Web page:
I'm not a great OO theorist, but from what I know, I think the only OO feature that static classes lack compared to Singletons is polymorphism.
But if you don't need it, with a static class you can of course have inheritance ( not sure about interface implementation ) and data and function encapsulation.
The comment of Morendil, "The design style embodied in a static class is purely procedural" I may be wrong, but I disagree.
In static methods you can access static members, which would be exactly the same as singleton methods accessing their single instance members.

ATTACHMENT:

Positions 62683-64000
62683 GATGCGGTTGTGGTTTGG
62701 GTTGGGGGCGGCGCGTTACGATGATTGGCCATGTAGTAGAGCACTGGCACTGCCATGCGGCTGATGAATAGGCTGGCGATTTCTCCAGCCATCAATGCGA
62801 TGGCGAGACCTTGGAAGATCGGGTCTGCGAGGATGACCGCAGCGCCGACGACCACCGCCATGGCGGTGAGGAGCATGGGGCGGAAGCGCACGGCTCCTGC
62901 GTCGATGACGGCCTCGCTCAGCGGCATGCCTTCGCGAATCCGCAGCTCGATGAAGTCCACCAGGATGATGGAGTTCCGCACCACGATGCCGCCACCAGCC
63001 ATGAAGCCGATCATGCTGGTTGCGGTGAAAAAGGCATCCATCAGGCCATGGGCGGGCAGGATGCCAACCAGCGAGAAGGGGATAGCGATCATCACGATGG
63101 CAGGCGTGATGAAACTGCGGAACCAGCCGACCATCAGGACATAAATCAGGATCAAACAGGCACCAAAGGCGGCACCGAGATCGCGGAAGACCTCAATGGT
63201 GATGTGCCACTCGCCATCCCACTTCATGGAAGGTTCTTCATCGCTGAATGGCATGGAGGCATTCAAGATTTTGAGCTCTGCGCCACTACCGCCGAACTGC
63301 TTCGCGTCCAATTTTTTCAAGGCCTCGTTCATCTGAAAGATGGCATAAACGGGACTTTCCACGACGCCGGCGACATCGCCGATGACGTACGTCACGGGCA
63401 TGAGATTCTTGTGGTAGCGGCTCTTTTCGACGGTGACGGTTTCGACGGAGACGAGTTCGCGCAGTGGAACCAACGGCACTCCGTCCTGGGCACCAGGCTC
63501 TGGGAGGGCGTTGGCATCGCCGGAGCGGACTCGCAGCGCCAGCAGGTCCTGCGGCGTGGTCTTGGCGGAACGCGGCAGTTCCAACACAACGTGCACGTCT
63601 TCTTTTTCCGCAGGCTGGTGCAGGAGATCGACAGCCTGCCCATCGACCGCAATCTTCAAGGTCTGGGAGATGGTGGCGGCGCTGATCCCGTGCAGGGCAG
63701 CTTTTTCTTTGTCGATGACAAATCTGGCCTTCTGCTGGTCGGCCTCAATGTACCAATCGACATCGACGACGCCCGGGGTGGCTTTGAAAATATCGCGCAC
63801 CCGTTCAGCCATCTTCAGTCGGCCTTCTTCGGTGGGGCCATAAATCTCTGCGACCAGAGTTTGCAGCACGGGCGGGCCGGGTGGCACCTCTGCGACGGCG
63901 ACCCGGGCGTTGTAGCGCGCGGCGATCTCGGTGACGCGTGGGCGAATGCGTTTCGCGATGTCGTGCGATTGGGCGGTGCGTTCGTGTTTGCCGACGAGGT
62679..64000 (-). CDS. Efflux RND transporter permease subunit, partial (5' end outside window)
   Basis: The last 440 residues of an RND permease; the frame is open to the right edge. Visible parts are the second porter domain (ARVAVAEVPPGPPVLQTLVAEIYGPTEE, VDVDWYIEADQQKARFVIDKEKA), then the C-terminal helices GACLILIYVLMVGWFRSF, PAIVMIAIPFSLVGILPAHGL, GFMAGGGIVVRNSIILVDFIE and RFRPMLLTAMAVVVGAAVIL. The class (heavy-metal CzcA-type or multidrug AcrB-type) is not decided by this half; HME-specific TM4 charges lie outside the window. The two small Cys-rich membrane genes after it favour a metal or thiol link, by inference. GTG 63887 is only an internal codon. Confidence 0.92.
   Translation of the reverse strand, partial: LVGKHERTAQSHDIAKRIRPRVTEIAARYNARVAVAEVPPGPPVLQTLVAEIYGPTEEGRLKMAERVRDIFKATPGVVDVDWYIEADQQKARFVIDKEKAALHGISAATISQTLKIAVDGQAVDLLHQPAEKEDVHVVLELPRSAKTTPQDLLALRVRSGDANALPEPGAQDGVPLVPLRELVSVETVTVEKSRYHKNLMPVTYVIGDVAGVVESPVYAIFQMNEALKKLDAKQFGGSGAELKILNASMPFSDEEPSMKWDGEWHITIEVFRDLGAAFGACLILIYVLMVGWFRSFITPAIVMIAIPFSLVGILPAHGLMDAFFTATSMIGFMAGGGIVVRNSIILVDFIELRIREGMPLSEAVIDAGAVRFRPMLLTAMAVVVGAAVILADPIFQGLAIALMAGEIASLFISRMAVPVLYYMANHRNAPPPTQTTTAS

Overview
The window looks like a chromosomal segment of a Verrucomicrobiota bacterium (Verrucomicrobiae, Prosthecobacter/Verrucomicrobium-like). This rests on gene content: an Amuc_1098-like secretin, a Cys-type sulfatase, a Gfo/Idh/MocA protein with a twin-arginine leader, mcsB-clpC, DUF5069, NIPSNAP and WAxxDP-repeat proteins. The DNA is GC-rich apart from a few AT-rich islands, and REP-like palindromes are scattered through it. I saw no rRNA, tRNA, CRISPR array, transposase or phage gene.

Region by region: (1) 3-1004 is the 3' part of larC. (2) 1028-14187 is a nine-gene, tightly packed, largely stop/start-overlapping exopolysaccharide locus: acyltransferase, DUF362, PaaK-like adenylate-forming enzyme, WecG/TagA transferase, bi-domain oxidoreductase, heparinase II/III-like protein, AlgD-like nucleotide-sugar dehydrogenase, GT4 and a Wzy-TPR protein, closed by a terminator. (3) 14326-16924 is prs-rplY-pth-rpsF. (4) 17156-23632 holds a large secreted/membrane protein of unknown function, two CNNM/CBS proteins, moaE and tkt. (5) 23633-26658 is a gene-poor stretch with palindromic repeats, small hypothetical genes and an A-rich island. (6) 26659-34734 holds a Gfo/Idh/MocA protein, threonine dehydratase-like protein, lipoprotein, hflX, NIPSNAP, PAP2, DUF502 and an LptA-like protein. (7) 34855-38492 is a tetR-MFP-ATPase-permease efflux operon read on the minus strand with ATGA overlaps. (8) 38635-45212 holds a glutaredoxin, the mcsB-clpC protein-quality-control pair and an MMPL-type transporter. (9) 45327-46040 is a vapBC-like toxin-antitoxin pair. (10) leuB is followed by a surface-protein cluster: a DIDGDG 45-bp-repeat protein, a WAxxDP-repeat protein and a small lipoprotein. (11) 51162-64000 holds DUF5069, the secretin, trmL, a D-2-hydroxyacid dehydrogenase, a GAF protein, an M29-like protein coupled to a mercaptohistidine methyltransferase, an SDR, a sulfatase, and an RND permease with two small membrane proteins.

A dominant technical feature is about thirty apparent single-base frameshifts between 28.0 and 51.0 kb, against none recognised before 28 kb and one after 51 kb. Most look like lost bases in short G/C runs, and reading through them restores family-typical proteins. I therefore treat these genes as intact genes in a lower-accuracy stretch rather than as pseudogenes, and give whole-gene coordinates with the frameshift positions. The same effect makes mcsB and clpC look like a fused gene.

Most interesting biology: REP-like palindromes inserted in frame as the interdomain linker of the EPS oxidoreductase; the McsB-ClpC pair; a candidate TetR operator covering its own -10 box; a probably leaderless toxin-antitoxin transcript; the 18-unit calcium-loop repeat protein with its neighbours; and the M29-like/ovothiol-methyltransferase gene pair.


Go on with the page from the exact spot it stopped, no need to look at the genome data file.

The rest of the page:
I'm actually thinking now that another difference is that a Static class is instantiated at program start* and lives throughout the whole life span of the program, while a singleton is explicitly instantiated at some point and can be destroyed also.
* or it may be instantiated at first use, depending on the language, I think.